Section 23(2)and (3), uses the expression "house or part of a house". Such expression does not find place in Section 10(19A) of the Act. Likewise, there is no such expression in Section 23, specifically dealing with the cases relating to "palace". This significant departure of words in Section 10(19A) of the Act and Section 23 also suggest that the Legislature did not intend to tax portion of the "palace" by splitting it in parts. It is a settled Rule of interpretation that if two statutes dealing with same subject use different language then it is not permissible to apply language of one statute to other while interpreting such Statutes. Similarly, once the Assessee is able to fulfill conditions specified in Section for claiming exemption under the Act then provisions dealing with grant of exemption should be construed liberally because exemptions are for benefit of Assessee.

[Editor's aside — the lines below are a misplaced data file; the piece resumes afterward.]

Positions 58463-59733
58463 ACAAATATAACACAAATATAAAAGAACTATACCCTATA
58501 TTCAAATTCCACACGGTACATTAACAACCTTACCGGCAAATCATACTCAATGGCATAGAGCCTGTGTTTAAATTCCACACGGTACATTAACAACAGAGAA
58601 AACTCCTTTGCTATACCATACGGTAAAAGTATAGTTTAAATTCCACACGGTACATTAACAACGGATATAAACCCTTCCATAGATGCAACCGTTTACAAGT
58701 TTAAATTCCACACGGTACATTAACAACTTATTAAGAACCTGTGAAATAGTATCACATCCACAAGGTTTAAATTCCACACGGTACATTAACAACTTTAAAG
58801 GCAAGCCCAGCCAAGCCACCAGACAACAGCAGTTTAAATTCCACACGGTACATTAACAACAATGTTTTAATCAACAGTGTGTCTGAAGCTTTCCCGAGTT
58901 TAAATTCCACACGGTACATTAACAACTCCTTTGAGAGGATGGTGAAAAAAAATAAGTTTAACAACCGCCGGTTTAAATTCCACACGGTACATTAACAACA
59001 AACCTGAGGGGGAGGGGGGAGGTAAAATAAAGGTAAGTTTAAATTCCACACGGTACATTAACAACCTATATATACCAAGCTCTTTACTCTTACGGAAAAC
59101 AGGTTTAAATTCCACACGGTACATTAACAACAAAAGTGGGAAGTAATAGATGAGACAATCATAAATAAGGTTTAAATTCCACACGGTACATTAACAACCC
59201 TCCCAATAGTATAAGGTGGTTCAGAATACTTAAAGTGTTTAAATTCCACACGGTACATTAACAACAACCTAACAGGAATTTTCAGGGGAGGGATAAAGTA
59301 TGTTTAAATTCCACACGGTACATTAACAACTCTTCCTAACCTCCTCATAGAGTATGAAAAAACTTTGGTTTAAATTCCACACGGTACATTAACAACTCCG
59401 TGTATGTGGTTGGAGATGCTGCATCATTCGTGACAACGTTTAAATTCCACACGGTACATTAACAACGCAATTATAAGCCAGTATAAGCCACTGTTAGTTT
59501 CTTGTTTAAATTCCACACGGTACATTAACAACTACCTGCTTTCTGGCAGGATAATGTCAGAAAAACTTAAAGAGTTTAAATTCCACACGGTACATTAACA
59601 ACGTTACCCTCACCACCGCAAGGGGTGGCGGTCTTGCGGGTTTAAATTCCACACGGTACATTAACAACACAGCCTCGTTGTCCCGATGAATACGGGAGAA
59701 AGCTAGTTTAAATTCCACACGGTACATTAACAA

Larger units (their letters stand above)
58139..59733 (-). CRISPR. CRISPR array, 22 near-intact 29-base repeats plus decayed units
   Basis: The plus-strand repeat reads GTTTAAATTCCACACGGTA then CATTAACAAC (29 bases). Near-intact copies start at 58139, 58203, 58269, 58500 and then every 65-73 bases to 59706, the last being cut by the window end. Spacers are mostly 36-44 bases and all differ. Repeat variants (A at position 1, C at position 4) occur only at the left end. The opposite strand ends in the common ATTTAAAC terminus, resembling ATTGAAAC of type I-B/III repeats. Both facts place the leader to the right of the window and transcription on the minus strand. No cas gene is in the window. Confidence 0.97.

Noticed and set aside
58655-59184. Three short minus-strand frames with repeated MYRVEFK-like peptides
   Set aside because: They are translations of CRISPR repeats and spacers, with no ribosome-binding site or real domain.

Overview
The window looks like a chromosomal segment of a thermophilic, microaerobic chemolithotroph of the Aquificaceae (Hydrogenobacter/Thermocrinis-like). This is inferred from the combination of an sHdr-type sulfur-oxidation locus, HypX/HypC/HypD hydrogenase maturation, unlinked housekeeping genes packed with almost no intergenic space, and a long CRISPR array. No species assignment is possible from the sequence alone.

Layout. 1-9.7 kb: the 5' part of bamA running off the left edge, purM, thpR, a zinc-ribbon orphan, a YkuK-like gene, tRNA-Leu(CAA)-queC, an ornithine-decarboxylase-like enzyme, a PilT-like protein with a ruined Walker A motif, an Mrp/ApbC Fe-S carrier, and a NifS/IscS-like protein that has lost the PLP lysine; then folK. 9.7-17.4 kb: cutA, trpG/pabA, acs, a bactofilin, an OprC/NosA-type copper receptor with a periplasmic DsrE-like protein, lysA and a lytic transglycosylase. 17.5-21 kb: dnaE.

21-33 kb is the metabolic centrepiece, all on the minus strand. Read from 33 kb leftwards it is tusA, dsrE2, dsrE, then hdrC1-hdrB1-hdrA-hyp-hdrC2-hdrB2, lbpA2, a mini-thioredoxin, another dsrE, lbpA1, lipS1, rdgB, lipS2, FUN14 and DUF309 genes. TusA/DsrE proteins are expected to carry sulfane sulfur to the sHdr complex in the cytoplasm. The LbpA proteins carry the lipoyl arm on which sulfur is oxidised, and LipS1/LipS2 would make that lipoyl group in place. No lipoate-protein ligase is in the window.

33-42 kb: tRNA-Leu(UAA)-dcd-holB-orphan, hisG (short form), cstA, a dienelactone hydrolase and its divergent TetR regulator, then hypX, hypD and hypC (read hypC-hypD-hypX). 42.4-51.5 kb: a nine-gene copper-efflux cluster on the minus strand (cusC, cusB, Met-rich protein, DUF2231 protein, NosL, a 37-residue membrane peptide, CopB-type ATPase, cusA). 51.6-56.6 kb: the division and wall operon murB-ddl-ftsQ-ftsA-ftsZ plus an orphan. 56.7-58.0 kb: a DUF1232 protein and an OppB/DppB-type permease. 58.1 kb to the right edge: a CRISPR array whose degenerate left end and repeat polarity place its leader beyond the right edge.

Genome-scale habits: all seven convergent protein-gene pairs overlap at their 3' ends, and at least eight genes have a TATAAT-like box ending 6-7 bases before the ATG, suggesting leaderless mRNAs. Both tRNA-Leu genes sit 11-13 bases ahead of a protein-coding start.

Supreme Court opined that, view taken by the M.P. High Court in Bharatchandra Banjdeo's case and Rajasthan High Court in H.H. Maharao Bhim Singhji's case is a correct view. In such a factual situation where the Revenue consistently lost the matter on the issue then, there was no reason much less justifiable reason for the Revenue to have pursued the same issue any more in higher courts. Though principle of res judicata does not apply to income-tax proceedings and each assessment year is an independent year in itself, yet, in the absence of any valid and convincing reason, there was no justification on the part of the Revenue to have pursued the same issue again to higher Courts. There should be a finality attached to the issue once it stands decided by the higher Courts on merits. This principle, applies to this case on all force against the Revenue. Supreme Court allowed Appellant’s appeal.

Relevant : Commissioner of Income-tax v. Bharatchandra Banjdeo  MANU/MP/0137/1985: (1985) 154 ITR 236 (MP) : 1986 (27) Taxman 456 (M.P.), Commissioner of Income-Tax v. H.H. Maharao Bhim Singh  MANU/RH/0184/1987: (2002) 124 Taxman 26 : (1988) 173 ITR 79 (Raj.), Section 10, 23 of Income Tax Act, 1961, Section 5 of Wealth Tax Act, 1957

Tags : LEVY   EXEMPTION   ENTITLEMENT